Art makes you healthy: Research into Artistic Therapies
Artistic and creative activities have been shown to have a positive effect on health – this is the conclusion reached in a report presented by the World Health Organisation (WHO) in November 2019. For the WHO study, more than 900 international publications were evaluated – the most extensive overview of evidence on the effects of art on health to date. Activities such as dancing, singing or painting may therefore promote physical and mental health and support medical treatments in a meaningful way. As such, artistic therapies are not only comparatively inexpensive but also without any adverse side effects, according to a further statement in the report.
Artistic therapies such as music, painting or even eurythmy therapy have an established place in anthroposophic medicine. Despite many years of positive practical experience, hardly any systematic research was done on their effectiveness until several years ago. This is where the Research Institute for Creative Arts Therapies (RIArT) has relied on the department of Artistic Therapies and Therapy Science at Alanus University in Alfter.
The WHO report published in 2019 specifically emphasises the effectiveness of art in the promotion of good health. What does this mean for the situation of artistic therapies and that of anthroposophic medicine?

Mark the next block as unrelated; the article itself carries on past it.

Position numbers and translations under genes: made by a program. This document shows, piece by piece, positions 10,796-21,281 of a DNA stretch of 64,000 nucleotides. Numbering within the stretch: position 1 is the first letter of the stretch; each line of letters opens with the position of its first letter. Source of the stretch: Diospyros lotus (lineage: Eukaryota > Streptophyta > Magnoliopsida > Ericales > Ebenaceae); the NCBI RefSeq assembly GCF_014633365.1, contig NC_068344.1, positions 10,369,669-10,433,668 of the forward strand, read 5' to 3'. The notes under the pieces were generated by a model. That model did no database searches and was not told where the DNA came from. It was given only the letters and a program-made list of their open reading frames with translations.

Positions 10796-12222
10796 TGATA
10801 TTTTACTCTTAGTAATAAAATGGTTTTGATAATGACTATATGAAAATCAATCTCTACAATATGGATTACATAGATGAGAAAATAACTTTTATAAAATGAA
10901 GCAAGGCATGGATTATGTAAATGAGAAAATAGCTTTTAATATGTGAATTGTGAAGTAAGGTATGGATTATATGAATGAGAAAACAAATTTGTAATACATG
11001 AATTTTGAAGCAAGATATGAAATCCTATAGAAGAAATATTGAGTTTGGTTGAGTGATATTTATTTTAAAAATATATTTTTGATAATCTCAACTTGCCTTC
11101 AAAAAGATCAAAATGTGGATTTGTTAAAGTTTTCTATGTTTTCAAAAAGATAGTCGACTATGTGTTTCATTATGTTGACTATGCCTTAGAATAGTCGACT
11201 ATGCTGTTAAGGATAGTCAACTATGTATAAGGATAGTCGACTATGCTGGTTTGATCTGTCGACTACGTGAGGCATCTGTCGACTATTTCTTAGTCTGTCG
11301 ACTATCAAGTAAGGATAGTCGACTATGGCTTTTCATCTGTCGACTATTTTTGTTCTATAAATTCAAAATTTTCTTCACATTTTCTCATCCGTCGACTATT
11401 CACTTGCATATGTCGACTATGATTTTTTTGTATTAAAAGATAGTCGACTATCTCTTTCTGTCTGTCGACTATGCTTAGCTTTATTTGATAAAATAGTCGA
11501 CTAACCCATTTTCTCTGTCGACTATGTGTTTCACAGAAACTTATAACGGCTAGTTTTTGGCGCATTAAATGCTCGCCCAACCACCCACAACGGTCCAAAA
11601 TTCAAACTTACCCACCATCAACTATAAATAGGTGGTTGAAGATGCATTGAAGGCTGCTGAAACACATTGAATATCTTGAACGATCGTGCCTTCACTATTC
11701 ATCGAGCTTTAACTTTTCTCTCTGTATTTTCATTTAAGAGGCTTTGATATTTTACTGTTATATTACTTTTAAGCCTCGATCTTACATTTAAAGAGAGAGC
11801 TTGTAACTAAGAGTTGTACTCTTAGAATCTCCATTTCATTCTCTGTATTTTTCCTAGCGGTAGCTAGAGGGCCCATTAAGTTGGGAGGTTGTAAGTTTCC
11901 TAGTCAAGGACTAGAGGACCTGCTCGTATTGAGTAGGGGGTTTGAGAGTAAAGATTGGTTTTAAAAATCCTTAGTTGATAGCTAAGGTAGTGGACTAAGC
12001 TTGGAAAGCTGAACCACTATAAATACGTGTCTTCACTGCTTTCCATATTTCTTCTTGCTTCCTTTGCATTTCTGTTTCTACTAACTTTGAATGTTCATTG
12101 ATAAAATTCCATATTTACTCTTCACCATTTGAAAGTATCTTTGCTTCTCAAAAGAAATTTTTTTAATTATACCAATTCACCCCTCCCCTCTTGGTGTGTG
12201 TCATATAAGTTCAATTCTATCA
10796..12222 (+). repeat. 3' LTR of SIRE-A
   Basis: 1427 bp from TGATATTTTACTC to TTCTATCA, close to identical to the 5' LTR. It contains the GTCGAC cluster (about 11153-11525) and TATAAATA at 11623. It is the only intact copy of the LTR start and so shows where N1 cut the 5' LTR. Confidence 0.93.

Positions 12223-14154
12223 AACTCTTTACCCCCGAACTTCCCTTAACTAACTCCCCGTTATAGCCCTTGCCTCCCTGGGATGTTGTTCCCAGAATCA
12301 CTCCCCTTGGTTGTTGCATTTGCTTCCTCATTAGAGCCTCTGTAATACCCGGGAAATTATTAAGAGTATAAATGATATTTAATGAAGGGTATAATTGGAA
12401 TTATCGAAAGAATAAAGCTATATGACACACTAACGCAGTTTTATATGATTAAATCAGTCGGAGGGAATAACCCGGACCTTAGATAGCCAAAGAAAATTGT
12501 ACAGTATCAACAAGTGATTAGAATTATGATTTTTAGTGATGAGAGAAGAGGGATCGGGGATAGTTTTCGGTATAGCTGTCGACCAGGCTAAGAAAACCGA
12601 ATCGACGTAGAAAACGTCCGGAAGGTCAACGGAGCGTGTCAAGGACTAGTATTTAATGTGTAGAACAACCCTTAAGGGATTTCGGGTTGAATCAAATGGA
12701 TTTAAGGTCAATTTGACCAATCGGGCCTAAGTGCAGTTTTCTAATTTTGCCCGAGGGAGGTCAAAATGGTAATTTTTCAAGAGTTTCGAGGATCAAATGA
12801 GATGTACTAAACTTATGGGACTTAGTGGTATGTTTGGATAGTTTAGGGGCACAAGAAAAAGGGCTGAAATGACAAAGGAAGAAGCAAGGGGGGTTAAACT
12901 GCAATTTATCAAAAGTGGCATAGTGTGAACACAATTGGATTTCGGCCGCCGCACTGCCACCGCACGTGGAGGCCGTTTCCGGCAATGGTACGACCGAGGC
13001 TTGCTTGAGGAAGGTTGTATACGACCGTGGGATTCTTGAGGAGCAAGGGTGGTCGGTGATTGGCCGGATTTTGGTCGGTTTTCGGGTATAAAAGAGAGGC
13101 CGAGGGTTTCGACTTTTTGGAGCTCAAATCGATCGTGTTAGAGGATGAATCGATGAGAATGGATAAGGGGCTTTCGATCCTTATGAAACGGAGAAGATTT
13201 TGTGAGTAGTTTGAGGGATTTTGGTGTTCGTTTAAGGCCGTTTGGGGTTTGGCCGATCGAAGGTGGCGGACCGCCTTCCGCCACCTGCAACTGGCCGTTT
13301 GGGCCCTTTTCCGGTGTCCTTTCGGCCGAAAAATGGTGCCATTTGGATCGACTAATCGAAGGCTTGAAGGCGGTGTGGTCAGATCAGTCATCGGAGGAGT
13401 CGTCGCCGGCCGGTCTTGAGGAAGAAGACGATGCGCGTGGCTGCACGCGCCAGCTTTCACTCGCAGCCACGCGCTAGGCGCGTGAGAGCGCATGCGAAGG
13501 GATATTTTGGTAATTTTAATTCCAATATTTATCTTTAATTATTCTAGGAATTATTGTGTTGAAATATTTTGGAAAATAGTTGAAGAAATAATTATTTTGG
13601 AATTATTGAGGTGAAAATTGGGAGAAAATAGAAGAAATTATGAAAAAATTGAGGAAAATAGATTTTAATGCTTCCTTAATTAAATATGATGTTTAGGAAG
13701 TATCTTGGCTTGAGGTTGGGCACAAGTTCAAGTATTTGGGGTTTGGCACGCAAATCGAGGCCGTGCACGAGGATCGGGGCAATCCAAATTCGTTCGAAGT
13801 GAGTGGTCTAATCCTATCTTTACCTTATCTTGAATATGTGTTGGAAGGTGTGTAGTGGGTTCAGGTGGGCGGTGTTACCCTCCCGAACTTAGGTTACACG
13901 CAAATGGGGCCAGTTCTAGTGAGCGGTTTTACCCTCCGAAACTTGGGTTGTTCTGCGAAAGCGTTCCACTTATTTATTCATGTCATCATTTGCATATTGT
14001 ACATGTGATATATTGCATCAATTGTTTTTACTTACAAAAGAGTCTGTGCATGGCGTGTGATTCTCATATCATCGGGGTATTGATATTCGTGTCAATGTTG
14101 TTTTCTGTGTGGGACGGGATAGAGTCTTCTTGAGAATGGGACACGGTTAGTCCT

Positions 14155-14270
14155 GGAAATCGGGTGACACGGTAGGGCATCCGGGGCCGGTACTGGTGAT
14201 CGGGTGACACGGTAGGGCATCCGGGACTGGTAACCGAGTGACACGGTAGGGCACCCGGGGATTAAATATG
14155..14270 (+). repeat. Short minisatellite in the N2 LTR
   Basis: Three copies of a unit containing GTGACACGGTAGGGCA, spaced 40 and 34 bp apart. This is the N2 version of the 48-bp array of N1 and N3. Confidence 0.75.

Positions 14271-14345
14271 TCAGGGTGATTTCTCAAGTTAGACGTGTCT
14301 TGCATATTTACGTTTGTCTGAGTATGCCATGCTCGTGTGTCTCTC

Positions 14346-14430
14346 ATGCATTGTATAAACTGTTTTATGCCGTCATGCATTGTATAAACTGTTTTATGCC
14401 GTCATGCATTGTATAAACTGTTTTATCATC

Harald Gruber: The fact that the WHO sees art as a means of recovery is a step ahead for us of course. It’s also a strong signal for us as a university, as we refer to ourselves as a University for Arts and Social Sciences after all. Thanks to the WHO report, we are now becoming visible in society in a different way: artistic therapies are not only nice to have but are also relevant. We can now call for this politically, socially and publicly in a different way.
Sabine Koch: The literature that has been evaluated also includes publications from our institute, such as a systematic review of stress management and stress prevention. It involves both the positive influence of art therapy as well as art in itself, which is a major factor of the therapy. Art functions via aesthetics and perceptions of beauty, but also through the symbolic communication of something that can often hardly be communicated verbally.
When it comes to the WHO, further steps have already been taken. In response to a request from the International Doctoral Consortium, it has launched an initiative whose objective is to put together research literature in order to be able to provide specific recommendations for artistic therapies in a similar manner. The RIArT is directly involved in the consortium that is headed by Prof Nisha Sajnani of New York University.
In the autumn of 2020, the Research Institute for Artistic Therapies is five years old. What are the main things you focus on in your work?